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Irish rowers helped Cambridge to win both the men’s and women’s annual boat races against Oxford on the river Thames at the weekend.

Caoimhe Dempsey, Cambridge president and member of its winning women’s crew, is a Trinity College Dublin (TCD) graduate from Wicklow, while Tom Lynch is an Irish born oarsman from Vancouver, Canada who was selected for the winning Cambridge men’s crew.

Cambridge made a clean sweep of victories across the four races, watched by a large international television audience, on the Thames yesterday.

Cambridge won the men’s, women’s and two reserve races, with the women’s race regarded as most decisive. The light-blue crew with Caoimhe Dempsey in stroke completed the course in 20 minutes, 28 seconds, 12 seconds ahead of Oxford.

It was the Cambridge women’s sixth win, and Dempsey, who was also on last year’s winning crew, described it as a “whirlwind of a race” with conditions changing considerable over the course.

In the men’s race, an hour later, cox Jasper Parish has been praised for a decisive move which secured a lead for Cambridge – with Dublin-born Tom Lynch on the crew.

Conditions on the Tideway were “testing”, according to the Daily Telegraph, with a northerly wind creating a chop on the water. After leaving Putney Bridge, Jasper Parish, whose brother Ollie is on the crew, steered away from the middle of the river hugging the back of the football stand.

It gave the Cambridge men a decisive advantage, which Oxford did its best to challenge. Oxford stroke Felix Drinkall was so exhausted that he collapsed in his seat after the race.

The Cambridge men’s crew won by just over a length, recording their fourth victory in the past five races.

Tom Lynch was born in Dublin, and is son of distinguished Irish and international Dublin University Boat Club oarsman Kevin Lynch.

Tom Lynch lived in Vancouver, Canada, and wasn’t that serious about rowing initially. He has said in interviews that he dropped varsity rowing after a week when in his first year of mechanical engineering with a biomedical specialisation.at the University of British Columbia (UBC).

He returned to rowing in his third year at UBC, and is in his second year of a PhD at Hughes Hall, University of Cambridge.

Caoimhe Dempsey, from Wicklow, is a postgraduate student at the University of Cambridge and has been selected for the Blue Boat over several years.

Dempsey previously competed for Dublin University Ladies' Boat Club (DULBC) while taking a degree in psychology at Trinity College Dublin, and represented Ireland at under-23s level.

She completed a master's degree in psychology in Cambridge University, and is now in Newnham College working on a PhD in the same subject.

She is daughter of former Irish hill runner Roisin McDonald and her grand-aunt, Nuala Stanley was an international hockey player for Ireland.

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The 73rd Colours Rowing Race between Trinity College Dublin and University College Dublin will occur on Saturday, 25th March from 12:30 pm.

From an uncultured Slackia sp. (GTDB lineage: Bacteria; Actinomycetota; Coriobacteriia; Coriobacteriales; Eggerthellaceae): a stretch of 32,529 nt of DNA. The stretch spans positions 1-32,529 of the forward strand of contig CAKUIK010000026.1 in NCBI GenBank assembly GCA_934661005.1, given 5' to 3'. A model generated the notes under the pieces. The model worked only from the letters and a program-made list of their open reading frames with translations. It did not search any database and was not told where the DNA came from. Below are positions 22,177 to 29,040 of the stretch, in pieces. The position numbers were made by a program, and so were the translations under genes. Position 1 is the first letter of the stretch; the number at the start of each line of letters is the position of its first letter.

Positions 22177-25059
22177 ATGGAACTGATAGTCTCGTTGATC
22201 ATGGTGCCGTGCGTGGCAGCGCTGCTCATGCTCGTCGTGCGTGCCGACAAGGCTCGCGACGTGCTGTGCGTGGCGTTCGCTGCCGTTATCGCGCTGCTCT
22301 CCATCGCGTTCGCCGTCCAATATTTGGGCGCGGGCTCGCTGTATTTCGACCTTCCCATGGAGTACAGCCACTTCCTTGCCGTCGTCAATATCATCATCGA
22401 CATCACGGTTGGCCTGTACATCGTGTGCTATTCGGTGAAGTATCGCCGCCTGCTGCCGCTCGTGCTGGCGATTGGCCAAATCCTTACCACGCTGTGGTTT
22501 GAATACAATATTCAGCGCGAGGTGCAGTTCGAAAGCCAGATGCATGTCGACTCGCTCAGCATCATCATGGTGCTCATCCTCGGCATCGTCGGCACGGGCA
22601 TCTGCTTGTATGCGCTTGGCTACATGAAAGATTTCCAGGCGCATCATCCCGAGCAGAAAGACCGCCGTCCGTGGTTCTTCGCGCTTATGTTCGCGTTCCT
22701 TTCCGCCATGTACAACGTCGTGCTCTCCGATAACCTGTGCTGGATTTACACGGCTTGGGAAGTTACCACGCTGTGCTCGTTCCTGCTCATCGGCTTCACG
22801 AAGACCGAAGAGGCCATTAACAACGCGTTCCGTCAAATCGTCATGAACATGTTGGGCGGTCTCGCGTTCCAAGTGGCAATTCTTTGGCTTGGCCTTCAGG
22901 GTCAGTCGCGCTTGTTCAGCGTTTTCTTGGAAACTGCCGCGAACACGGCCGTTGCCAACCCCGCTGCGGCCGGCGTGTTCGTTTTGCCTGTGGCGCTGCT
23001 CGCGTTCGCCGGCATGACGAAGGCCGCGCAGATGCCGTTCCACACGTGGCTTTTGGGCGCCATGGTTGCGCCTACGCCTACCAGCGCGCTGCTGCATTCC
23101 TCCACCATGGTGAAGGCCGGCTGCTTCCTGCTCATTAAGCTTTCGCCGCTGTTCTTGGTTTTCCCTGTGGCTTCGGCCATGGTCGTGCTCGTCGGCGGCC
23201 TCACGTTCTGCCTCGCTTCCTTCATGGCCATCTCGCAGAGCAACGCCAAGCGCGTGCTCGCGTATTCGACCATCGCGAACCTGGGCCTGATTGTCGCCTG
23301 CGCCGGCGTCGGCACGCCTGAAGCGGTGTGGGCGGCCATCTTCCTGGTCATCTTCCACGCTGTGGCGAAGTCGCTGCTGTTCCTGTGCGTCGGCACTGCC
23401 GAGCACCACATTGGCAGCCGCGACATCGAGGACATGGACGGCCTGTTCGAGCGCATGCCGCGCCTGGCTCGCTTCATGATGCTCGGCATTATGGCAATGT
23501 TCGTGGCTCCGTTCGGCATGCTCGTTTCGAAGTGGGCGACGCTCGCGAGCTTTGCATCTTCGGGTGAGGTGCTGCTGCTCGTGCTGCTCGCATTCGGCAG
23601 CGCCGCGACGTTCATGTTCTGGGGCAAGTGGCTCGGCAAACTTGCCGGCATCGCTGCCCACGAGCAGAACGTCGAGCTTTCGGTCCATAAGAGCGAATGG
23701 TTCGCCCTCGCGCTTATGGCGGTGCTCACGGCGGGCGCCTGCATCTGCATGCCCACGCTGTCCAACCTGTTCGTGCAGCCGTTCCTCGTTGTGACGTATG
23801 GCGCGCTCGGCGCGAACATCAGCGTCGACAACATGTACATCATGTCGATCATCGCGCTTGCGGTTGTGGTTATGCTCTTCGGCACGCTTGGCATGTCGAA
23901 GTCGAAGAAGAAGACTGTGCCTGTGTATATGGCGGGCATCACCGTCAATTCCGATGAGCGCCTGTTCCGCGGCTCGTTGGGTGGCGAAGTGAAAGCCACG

The race sees Trinity College Dublin and University College Dublin go head-to-head again on the Liffey, racing from O’Connell Bridge to St. James’ Gate. Watch the high-tempo start at O’Connell Bridge, the mid-course battle at Four Courts or the sprint for the line at the dedicated viewing area at St. James’ Gate on Victoria Quay.

The annual colours boat race began in 1947 and comprises of the Gannon Cup for the senior men’s 8+, the Corcoran Cup for the senior women’s 8+, the Dan Quinn Shield for the novice men’s 8+ and the Sally Moorehead for the novice women’s 8+. The event offers a unique spectacle on the river Liffey with each race consisting of two 60ft racing boats, each with eight rowers and a coxswain.

For the first time, all four clubs will be captained by women in the colours boat race series, with Isabel Doyle and Shauna Fitzsimons as the first female captains of TCD’s and UCD’S men’s boat clubs. Ahead of the event, Isabel Doyle, Captain of Dublin University Boat Club commented, “Colours is one of the premier dates in the Irish rowing calendar and has a great historical significance. It represents some of the highest level of amateur sport and competition in Ireland, fittingly taking place through the heart of our capital city.”

Alicia O’ Neill, Captain of Dublin University Ladies Boat Club commented, “Colours is one of the highlights of our rowing season. It’s the only race where we can row down the Liffey through the heart of Dublin City Centre and where spectators can watch the race from start to finish. Both our senior and novice squads are more than ready to race, and we are looking forward to the 25th of March to showcase the very best of DULBC. UCD are one of our biggest rivals and we are eager to go out and challenge them and hopefully claim the bragging rights for the year!”

Ellie Scott, Captain of UCD Women’s Boat Club commented, "I am really excited to be racing once again in The Colours Boat Races. It is always an honour to represent your college while racing through the centre of Dublin.”

Shauna Fitzsimons, Captain of UCD Men’s Boat Club commented, "It’s always a special race, remembering one of our great Captains Ciaran Gannon and we’re delighted so many of his family are able to make the trip to Dublin this year to join us for this historic boat race."